After 40 days in the fermenting vessels, the taste of the two hot sauces were getting to where I expected them. A little funky, slightly sour and with a lot of depth and heat. Using airlocks on the mason jars kept the environment anaerobic (enough I guess) so that I never had any issues with mold forming on the surface of the mash. The resulting sauces are a great mixture of heat and flavor.
What to do:
- run the fermented pepper mash through a food mill on its finest/smallest die
- run both directions until little or no liquid is coming out of the mash
- save the pepper pulp and add more to the sauce to increase the thickness and texture or dry in a 150° F oven for 1-2 hours for use as dried chile flakes… fermented dried chile flakes even
- If you are reusing any pulp in the sauce run it through the next larger size die in the pepper mill
- add the vinegar, pepper sauce and pulp, any additional spices to a blender
- taste for salt level or adjustment of vinegar or spices
- blend on low for 30 seconds
- mix the Xanthan Gum with 2 Tbs of water and add to the blender, blend for 30 seconds (this helps keep your finished sauce from separating)
- pour into a mason jar or some other non reactive container and cover (I poured back into the Mason jar fermenting vessel I built in phase one).
- let sit for an additional 1-2 weeks to let the flavors meld
- taste for flavor and adjust if needed
- bottle in sterile bottles or jars
- refrigerate for … hell I don’t know. Hot sauce never lasts that long.
Fresno pepper sauce (see starting ingredients here):
- 2 1/4 cup of pepper mash liquid
- 3/4 cup Braggs Cider Vinegar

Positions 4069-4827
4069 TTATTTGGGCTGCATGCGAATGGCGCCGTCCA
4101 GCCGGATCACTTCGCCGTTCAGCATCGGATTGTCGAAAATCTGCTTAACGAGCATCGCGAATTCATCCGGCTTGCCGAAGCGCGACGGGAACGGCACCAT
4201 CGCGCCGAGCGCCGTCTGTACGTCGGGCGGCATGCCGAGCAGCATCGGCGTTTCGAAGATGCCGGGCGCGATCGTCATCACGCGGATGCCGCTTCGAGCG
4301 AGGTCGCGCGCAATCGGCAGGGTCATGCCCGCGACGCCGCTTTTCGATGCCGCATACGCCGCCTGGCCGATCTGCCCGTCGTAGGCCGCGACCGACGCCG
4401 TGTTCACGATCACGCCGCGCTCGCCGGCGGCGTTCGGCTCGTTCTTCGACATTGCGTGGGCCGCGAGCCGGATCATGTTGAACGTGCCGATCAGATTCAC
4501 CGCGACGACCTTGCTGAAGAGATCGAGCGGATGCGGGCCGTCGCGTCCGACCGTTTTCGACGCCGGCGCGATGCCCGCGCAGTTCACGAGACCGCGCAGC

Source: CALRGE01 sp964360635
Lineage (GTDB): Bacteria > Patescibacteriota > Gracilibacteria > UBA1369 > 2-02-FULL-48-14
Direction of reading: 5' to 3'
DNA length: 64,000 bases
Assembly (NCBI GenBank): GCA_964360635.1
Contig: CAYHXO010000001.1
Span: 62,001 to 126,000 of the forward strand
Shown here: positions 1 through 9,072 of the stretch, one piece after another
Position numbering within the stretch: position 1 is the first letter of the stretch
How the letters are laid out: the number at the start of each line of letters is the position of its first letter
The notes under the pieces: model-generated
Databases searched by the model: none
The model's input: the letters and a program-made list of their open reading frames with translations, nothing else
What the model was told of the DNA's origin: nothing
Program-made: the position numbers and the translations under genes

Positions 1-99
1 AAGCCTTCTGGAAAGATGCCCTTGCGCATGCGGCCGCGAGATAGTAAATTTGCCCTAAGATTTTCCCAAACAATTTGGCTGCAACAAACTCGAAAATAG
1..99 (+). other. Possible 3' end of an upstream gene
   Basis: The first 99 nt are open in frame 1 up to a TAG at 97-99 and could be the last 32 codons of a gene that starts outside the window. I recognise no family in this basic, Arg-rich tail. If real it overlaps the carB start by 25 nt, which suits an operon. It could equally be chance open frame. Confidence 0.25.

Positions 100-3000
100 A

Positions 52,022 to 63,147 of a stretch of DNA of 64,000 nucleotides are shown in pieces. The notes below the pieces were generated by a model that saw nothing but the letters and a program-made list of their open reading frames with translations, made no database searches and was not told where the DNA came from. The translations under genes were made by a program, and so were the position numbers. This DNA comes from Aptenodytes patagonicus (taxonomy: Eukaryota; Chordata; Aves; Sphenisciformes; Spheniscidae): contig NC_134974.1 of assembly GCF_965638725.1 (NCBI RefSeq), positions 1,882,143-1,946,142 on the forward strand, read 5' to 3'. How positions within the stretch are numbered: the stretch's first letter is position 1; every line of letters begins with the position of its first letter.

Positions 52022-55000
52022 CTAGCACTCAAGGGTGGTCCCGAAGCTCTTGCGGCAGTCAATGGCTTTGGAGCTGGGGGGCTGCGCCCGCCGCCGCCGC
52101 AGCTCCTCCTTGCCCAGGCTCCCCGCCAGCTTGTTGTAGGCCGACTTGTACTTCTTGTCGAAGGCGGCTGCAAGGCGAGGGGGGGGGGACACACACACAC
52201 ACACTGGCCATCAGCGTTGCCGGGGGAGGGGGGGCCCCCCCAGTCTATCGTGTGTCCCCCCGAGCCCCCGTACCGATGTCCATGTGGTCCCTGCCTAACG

- 3/4 tsp Xanthan Gum
Habanero pepper sauce (see starting ingredients here):
- 2 1/2 cup pepper liquid
- 1/2 cup pepper pulp
- 1/2 cup brown rice vinegar
- 2 oz grated ginger
- 3/4 tsp Xanthan gum
Disclaimer: I am not a food scientist so always check with the FDA\USDA (or your country’s Food Safety group) for their standards.
If you have the ability to check the pH of your sauce and it registers below 4.0 you should be acidic enough for bottling this sauce without boiling it first and then shelf storage. The act of fermentation itself lowers the pH (increases acidity) and many fermented foods have a low enough pH as it is. The addition of vinegar also helps, but don’t just go by that because vinegars can be bottled at varying concentrations. All of this worry is to avoid the development of botulinum toxin which thrives in low acid anaerobic environments. It’s pretty rare but can be fatal, so try to avoid it. If you don’t know or are worried:
- bring the sauce to 190° for 15 mins
- pour directly into sterilized bottles
- add cap and reducer if using
- tip bottles upside down for 25 mins so the hot, hot sauce comes in contact with the cap and reducer
- Some suggest running the bottles through a water bath for an additional 15 mins.
If you do not want to heat process the sauce, bottle and store in the fridge.